Chess players start the game with a rook in each corner of the board. It’s a powerful piece, but also a vulnerable one because it’s not as maneuverable as the others, a bit clumsy. If you’re a young man with three rooks, you’re very powerful and even more vulnerable and awkward. It’s a good image and says a lot—to a chess player, anyway.
George Bernard Shaw famously noted that youth is wasted on the young. Well guess what? Age is wasted on the aged. All that wisdom? Nah: Henry feels envy toward the young, for their fresh new sexuality, all that energy, all that guileless enthusiasm. When he was young he marked up his books and felt some heat for a writer that takes some youthful heat to come to terms with. Now…Boring. He’s old and tired and doesn’t have the energy.
I do know what he’s talking about, but I still declare that one’s fifties are way happier than one’s twenties. I know because I’ve been in both decades of a life and I’m happier now in my fifties than I was in my twenties. The twenties had some great moments, sure, especially as they were drawing to a close, but many of those years were confused, depressed, uncomprehending. Sad and lonely too. I’m not complaining. I also realized I was young. Rather than envying the young, which seems utterly pointless, although, okay, sometimes…but rather than being stuck in that mode, I do occasionally find the other one pokes its head up: I wish I could do it over again, knowing what I know now. Boy, would that be a triumph! This is based on a recognition of how stupid you were when you were young. Envy is based on knowing you’ve lost what you once had. Well: Give me wisdom and give me perspective, and the calm and control that attends experience. These young people are energetic and beautiful, but they don’t know all that much. It’s part of the condition. Envy that? I don’t think so.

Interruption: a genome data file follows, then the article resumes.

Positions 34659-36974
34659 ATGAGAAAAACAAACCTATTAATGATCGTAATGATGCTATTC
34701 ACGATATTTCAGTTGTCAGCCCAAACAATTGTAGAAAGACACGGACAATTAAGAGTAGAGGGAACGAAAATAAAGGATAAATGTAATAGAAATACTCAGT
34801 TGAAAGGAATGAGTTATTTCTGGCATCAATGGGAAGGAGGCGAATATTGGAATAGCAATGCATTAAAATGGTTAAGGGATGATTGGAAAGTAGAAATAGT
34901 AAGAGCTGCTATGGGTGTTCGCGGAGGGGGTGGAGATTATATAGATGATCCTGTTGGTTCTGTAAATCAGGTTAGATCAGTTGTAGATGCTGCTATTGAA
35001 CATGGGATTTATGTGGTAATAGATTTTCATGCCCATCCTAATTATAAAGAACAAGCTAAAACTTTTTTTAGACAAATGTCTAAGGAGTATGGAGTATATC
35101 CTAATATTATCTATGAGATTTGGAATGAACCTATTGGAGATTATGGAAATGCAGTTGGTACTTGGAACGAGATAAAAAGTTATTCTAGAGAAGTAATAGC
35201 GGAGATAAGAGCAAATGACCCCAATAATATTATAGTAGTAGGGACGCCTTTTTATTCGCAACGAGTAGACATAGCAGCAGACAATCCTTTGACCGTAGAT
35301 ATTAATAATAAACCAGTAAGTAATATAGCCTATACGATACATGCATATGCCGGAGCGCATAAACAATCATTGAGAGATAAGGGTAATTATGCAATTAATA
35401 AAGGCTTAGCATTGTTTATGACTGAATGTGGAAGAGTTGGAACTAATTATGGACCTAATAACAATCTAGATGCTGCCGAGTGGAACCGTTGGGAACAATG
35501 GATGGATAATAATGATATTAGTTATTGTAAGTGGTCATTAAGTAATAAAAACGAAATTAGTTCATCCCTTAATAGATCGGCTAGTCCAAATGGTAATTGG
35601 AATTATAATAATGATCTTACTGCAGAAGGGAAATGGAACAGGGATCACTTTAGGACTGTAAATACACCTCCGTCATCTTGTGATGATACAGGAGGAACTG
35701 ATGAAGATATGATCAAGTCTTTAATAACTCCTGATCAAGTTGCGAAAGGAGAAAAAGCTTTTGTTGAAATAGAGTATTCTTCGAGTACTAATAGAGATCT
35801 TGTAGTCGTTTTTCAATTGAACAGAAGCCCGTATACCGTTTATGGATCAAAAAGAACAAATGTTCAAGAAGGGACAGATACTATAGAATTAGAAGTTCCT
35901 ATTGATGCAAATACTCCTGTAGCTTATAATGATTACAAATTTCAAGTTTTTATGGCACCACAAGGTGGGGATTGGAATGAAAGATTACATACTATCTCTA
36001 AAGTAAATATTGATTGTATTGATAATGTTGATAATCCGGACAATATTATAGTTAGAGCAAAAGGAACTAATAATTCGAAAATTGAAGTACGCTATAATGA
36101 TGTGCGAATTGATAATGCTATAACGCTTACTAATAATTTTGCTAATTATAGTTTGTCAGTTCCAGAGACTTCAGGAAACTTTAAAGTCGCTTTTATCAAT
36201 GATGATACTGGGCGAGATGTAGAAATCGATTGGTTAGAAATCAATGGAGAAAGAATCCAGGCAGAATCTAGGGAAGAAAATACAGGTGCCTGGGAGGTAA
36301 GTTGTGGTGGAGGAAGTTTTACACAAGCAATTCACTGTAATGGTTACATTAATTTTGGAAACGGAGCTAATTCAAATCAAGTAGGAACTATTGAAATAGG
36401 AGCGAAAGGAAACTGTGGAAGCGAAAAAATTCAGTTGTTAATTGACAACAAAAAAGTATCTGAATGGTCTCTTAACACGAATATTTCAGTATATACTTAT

I doubt B. is being psychologically comprehensive here. It’s another instance of his capturing and fixing one of those states that normally flit through our minds like patches of breezy sunlight on the forest floor. The only thing is this: He’s not healthy. That changes the paradigm a lot, and may just have tipped the speaker toward envy. He was dead at 57, too, so this business about being aged seems weird. Me, I’ll be 57 in two days and I’m still just getting started. And I promise, when I finally feel I can retire, I’m not jumping off any bridge. I’ll cultivate peace, not envy. Envy and jealousy are bad emotions. You can’t really deny feelings, but you do need to let them flow past. But that’s speaking from an arrogance of relative physical and mental health that is similar to the blasé arrogance of youth he declares he envies. He'd envy that too. Maybe I’ll go dancing in sandals and put a flower in my hair.